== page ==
The Day called the film a "straightforward story told in a hearty boyish style with all the merriment of youth crowded into the four parts required to unfold the plot".[7] The Meriden Morning Record considered it to be a "lively and very enjoyable photoplay".[13] The Grey River Argus said that it was a "splendid drama" that, in terms of Barrymore, "gives us that legitimate actor in his happiest vein".[14] The Ohinemuri Gazette considered it to be a "picture that will be enjoyed by everyone".[15] The New Zealand Truth described it as a "thoroughly amusing filmatisation" and that it had "some exciting scenes during the industrial flare-up and plenty of dramatic and humorous happenings".[16]


This film is extant. A 35mm print is preserved in the George Eastman House Motion Picture Collection, and another print is in the BFI National Archive.[17] Of Barrymore's earliest performances on film, encompassing a few shorts for Lubin and ten feature films for Famous Players, all are presumed lost except this one.[5]


  1. ^ Some contemporary sources make it a play rather than a novel, but AFI found no confirmation of this.[1]


  1. ^ a b "The Incorrigible Dukane". Catalog of Feature Films. American Film Institute. Retrieved November 9, 2015. 
  2. ^ "Majestic Theatre". The Hartford Courant. September 10, 1915. Retrieved October 31, 2010. (subscription required (help)). 
  3. ^ a b Garton, Joseph W. (1980). The film acting of John Barrymore. Ayer Publishing. pp. 64–66. ISBN 978-0-405-12910-0. 
  4. ^ Norden, Martin E. (1995). John Barrymore, A Bio-bibliography. Greenwood. ISBN 9780313292682. 
  5. ^ a b Tibbetts, John C.; Welsh, James M. (2010). American Classic Screen Features. Scarecrow Press. pp. 24–25. ISBN 978-0-8108-7679-8.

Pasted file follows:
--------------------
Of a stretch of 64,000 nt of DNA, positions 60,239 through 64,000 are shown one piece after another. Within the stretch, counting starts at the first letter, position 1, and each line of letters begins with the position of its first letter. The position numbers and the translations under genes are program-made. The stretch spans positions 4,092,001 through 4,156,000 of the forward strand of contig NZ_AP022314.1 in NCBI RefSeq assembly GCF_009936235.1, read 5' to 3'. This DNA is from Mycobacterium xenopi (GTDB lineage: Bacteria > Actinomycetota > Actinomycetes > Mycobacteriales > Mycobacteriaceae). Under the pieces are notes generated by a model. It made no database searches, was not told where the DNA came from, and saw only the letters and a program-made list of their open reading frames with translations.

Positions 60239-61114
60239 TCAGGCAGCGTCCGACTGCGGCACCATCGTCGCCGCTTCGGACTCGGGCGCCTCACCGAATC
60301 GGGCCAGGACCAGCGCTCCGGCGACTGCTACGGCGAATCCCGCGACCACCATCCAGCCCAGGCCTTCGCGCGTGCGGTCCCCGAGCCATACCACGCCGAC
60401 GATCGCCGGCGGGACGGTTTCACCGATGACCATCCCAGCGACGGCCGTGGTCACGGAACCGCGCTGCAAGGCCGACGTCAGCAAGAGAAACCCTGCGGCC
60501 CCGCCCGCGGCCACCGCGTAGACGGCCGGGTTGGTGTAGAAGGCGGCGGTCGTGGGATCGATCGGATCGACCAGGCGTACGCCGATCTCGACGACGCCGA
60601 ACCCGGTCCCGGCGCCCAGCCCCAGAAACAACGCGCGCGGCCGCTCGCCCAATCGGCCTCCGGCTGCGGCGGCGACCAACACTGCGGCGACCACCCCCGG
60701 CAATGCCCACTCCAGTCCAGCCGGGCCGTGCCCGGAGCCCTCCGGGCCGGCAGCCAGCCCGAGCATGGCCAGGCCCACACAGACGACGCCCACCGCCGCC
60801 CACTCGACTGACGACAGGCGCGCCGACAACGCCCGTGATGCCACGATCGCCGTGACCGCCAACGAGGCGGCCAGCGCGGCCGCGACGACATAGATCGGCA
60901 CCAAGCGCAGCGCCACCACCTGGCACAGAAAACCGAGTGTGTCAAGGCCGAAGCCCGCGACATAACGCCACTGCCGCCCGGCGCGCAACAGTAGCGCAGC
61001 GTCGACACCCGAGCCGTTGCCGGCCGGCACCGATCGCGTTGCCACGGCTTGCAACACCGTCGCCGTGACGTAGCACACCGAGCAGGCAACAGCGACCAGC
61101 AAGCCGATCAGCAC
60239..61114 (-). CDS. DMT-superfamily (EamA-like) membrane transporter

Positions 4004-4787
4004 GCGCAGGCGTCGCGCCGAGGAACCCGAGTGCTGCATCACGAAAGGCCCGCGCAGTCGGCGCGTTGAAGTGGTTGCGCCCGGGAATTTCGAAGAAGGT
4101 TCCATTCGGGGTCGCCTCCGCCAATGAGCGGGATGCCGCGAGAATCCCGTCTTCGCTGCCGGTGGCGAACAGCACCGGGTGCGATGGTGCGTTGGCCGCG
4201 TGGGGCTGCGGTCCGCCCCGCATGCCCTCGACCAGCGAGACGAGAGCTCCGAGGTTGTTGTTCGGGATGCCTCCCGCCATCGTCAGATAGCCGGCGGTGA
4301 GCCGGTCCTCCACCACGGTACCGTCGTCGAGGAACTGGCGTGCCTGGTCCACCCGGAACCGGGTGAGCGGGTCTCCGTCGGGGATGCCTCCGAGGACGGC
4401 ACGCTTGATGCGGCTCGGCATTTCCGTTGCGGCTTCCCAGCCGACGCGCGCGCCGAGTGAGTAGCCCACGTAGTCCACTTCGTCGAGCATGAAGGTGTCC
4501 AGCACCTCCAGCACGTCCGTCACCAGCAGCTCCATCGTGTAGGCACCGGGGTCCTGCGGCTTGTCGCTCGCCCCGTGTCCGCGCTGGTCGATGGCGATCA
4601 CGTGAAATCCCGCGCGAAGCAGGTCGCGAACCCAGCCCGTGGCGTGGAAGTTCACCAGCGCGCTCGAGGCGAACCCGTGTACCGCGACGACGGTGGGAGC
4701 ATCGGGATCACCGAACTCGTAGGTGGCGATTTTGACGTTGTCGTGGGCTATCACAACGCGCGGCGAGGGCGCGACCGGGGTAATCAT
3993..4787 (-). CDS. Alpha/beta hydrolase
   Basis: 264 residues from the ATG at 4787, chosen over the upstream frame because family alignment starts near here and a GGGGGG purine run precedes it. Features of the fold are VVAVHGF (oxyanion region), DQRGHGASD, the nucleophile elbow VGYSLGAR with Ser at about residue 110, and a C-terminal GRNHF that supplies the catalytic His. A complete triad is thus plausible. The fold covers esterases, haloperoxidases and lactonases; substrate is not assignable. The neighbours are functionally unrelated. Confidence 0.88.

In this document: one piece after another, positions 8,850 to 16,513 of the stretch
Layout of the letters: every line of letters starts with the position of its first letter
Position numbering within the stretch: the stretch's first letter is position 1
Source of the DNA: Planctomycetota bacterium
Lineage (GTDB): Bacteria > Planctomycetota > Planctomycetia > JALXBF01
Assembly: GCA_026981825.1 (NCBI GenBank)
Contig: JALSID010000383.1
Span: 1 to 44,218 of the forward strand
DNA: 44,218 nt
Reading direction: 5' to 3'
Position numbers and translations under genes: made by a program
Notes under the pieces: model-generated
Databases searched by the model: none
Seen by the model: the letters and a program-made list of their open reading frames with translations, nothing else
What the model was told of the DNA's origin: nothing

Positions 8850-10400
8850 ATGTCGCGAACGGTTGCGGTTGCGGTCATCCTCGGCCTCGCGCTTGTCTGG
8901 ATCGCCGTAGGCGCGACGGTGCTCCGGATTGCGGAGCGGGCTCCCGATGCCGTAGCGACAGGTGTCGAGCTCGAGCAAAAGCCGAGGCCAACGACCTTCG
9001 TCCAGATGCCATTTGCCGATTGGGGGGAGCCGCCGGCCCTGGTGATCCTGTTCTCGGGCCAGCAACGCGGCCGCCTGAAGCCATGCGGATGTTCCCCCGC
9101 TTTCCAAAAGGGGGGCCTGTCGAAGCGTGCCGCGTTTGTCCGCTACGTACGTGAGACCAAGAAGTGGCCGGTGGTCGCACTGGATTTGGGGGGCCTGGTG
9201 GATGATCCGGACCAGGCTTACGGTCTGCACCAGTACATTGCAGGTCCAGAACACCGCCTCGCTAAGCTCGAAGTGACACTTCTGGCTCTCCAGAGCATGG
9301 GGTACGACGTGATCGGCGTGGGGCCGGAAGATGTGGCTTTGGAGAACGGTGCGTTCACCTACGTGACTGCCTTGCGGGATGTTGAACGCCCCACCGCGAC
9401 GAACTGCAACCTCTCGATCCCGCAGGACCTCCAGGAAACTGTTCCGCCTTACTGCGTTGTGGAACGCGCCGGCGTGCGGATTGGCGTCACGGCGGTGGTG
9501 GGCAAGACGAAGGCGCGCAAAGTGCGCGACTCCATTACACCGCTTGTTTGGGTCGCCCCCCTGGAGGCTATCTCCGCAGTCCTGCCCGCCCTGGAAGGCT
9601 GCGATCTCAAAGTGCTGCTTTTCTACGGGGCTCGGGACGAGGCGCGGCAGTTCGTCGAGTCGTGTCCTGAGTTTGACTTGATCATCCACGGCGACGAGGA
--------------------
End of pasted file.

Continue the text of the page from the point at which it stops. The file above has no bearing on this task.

6. ^ "James Durkin Joins Famous Producting Staff". Motion Picture News 11 (25): 40. June 26, 1915. Retrieved 2015-11-09. 
  7. ^ a b "John Barrymore Again". The Day. September 17, 1915. Retrieved October 31, 2010. 
  8. ^ Milne, Peter (September 18, 1915). "The Incorrigible Dukane". Motion Picture News 12 (11): 86. Retrieved 2015-11-09. 
  9. ^ "The Incorrigible Dukane" (PDF). New York Dramatic Mirror 74 (1917): 38. September 15, 1915. Retrieved 2015-11-09. 
  10. ^ Kobler, John (1977). Damned in paradise: the life of John Barrymore. Atheneum. p. 116. 
  11. ^ Blaisdell, George (September 18, 1915). "The Incorrigible Dukane". Reviews of Current Productions. Moving Picture World 25 (12): 2009–2010. Retrieved 2015-11-09. 
  12. ^ Silverman, Sime (September 17, 1915). "The Incorrigible Dukane". Film Reviews. Variety XL (3): 25. Retrieved 2015-11-09. 
  13. ^ "John Barrymore at Crystal". Meriden Morning Record. October 4, 1915. Retrieved October 31, 2010. 
  14. ^ "Pollard's Pictures". Grey River Argus. April 27, 1917. Retrieved October 31, 2010. 
  15. ^ "Two Star Programme". Ohinemuri Gazette. March 9, 1917. Retrieved October 31, 2010. 
  16. ^ "Continuous Pictures". New Zealand Truth (597). November 25, 1916. Retrieved October 31, 2010. 
  17. ^ Pierce, David (October 8, 2015). "The Incorrigible Dukane/James Durkin". American Silent Feature Film Survival Database. Library of Congress. Retrieved 2015-11-12.